A Second Republic could cure our ills - Analysis - Independent.ie

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    Politics.ie Newbie one acre capitalist's Avatar
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    Crown is a babbling Labour party hack who could not get elected to a UDC. We do not require a list system to let his out of touch ilk inside Leinster House.The current system has served us well

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    Politics.ie Royalty toxic avenger's Avatar
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    Is he a Labour Party member? Didn't know that. But is there not a need for a mechanism to shake up the civil service and to bring in fresh thinking from those outside the bubble of clientilist nepolitics? Is there nothing to be learned from the intellectual and moral torpor of the last 20 years? I have to say that what has governed us for the last decade at least has been, in my view, the most disgraceful, short-termist, and squalid combination of buying votes, pandering to vested interests, and sheer institutional corruption, and nothing is changing, it's not even acknowledged. The decadence and apathy of the people will be their own undoing.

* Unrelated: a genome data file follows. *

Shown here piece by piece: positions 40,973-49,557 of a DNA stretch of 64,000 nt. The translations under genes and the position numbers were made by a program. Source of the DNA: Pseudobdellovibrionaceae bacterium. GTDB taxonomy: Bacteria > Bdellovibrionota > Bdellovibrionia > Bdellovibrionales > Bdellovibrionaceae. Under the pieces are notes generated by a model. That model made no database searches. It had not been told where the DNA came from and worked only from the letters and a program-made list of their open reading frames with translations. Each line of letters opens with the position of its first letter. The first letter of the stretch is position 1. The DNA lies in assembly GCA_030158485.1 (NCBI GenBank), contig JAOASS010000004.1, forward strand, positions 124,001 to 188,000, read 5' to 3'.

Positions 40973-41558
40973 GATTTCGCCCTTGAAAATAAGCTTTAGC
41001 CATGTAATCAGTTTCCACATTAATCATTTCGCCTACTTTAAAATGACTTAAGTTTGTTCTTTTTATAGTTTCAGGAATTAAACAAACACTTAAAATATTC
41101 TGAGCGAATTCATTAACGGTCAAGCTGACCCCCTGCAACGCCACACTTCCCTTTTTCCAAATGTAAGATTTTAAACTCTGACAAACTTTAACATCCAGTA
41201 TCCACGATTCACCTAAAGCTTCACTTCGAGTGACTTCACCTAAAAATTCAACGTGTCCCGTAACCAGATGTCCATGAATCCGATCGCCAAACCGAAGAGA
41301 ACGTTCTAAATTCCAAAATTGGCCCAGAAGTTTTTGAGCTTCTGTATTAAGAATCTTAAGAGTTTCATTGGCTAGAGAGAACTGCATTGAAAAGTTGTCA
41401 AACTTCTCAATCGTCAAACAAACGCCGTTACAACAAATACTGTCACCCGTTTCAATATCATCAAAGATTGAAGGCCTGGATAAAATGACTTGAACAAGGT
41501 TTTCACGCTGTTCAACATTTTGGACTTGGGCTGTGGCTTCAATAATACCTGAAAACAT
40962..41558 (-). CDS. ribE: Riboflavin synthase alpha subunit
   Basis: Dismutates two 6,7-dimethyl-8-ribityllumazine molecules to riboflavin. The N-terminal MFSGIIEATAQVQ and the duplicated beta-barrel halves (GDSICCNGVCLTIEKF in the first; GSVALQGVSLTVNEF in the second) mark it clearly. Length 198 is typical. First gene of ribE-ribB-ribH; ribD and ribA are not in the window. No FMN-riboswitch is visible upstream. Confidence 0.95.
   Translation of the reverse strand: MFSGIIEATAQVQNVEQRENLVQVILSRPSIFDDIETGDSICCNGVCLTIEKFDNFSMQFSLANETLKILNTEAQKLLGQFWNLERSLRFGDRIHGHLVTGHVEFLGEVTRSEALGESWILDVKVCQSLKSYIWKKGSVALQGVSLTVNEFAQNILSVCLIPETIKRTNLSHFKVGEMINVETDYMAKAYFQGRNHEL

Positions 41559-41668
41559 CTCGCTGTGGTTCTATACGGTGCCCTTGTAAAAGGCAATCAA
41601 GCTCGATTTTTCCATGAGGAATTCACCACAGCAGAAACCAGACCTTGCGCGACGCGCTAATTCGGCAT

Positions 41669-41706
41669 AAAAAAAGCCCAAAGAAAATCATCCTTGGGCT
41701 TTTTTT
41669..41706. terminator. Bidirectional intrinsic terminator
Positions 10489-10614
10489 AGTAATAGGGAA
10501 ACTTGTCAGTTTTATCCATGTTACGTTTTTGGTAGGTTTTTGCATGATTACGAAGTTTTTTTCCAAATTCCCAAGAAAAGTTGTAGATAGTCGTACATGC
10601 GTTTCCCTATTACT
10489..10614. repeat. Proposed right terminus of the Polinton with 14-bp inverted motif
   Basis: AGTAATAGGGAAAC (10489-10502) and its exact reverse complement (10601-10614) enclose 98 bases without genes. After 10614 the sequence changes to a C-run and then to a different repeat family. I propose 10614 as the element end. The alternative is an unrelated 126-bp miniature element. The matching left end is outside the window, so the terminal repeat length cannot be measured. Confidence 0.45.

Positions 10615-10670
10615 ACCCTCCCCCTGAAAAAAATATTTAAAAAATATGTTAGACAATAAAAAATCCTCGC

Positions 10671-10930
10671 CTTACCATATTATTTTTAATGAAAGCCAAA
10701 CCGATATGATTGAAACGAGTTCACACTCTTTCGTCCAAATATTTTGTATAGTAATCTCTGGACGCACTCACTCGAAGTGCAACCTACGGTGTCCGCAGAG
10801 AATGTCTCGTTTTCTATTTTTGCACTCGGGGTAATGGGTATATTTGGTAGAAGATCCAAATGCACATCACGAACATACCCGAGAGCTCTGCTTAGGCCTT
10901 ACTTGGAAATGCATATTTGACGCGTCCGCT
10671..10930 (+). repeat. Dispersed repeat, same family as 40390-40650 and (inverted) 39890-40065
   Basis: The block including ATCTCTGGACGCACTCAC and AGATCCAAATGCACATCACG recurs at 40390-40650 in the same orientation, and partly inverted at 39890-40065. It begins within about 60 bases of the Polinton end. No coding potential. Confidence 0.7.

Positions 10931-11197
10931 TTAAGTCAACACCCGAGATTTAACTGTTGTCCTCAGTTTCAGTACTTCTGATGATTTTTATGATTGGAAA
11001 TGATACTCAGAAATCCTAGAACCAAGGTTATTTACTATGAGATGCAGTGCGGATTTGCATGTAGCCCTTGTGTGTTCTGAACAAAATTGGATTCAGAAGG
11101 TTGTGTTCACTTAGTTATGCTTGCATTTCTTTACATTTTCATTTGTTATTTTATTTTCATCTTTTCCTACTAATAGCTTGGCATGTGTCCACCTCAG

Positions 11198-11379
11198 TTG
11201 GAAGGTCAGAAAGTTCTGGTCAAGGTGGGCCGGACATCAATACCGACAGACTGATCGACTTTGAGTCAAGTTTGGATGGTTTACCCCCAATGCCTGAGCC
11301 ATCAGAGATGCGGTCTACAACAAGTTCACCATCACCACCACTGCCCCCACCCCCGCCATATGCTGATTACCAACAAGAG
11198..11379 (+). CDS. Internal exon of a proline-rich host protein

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    French Fifth Republic - Wikipedia, the free encyclopedia